Native Science Fellow Tiffany Hill: My experience attending the Watershed Symposium

Blackfeet Community College Native Science Fellow Tiffany Hill attended the Montana Watershed Coordination Council Watershed Symposium in Whitefish, Montana on October 10-12. She co-presented with Big Sky Watershed Corps member Jacob LeVitus, where she shared her experience working on the Ksik Stakii Project. Tiffany is currently studying health science at Blackfeet Community College. After this semester, she is transferring to nursing school at MSU-Northern where she plans to graduate in 2021. After the symposium, Jacob sat down with her to hear more about her experience attending the event.

Tiffany (right) builds a mini-mimic dam as part of the Ksik Stakii Project Field Program (photo by Libby Khumalo)
What is one thing you learned at the Symposium?

I learned a lot about waterat the Montana Watershed Coordination Council Watershed Symposium. Before the Symposium, I knew very little about water conservation, where we get our water from, what’s in our water, and why water is so important to our everyday lives. The theme of the Symposium was communication. I learned about communicating to inform and educate people that don’t know much about water, like myself, and about the importance of watersheds.

What were your favorite parts about the event?

My favorite part of the Symposium was honestly my stay in Whitefish. The Montana Watershed Coordination Council was able to have me stay in the Big Sky Condo at the Whitefish Lodge on Whitefish Lake. I had to share it with seven other people, but it was big enough that I barely even saw my roommates. I had my own upstairs portion of the condo with my own living room, a king sized bed, a personal balcony, a walk-in closet, two sinks, my own bathroom with a large tub and a walk in shower. It was beautiful. Also, my favorite part was just meeting so many wonderful people who are passionate about water and helping the future generations by taking preventative action now.

What were your main takeaways from your experience?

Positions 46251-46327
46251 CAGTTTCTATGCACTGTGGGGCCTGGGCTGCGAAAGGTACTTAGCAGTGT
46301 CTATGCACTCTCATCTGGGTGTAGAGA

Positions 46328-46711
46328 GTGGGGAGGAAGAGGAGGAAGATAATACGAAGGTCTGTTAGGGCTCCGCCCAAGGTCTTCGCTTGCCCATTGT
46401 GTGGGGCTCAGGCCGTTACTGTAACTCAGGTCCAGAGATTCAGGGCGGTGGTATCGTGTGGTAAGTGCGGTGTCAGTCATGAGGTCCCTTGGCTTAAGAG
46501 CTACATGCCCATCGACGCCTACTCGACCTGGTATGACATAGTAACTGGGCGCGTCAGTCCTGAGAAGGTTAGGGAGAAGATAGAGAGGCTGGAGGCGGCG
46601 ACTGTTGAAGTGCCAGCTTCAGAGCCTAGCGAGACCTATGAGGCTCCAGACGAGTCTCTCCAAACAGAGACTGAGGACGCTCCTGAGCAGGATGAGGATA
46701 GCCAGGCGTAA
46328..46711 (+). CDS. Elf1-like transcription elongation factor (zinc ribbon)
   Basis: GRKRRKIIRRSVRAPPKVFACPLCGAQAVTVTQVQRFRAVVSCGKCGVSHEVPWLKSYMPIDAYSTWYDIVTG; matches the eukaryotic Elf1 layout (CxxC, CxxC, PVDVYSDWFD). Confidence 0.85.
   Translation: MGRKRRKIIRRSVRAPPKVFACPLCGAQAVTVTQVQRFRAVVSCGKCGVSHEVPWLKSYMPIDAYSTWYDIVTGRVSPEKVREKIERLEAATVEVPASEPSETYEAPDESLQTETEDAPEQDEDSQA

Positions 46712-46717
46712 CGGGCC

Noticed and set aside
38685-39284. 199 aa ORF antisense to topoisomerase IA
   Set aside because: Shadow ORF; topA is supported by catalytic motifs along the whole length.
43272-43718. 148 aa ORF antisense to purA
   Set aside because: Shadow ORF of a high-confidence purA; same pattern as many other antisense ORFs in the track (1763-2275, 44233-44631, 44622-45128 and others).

What I took away from the Symposium was a sense of pride and more knowledge about water. I now realize that we need to communicate more so that everyone can understand the importance of protecting our delicate watersheds. Everyone and everything in our everyday lives are ran by water and it’s a very underappreciated source that many overlook. What if we ran out of clean water? How will I be able to drink my coffee every morning if there is no water to make that coffee? The world will be no more.

Tiffany (left) smiles with Native Science Fellows before building beaver dam analogues in Willow Creek (photo by Libby Khumalo)
What surprised you the most?

What surprised me the most were the people who attended the Watershed Symposium. Everyone was super nice and laid back, but when the symposium started and people started to give their presentations and talks, it blew my mind how knowledgeable and dedicated everyone was in how we can protect our watersheds. I met people from all over the nation, but we all met up in Montana to talk about water. It was truly an honor to have been able to be a part of this symposium.

Learn more about the Blackfeet Commuinity College Native Science Field Center here.

Learn more about the Montana Watershed Coordination Council here.

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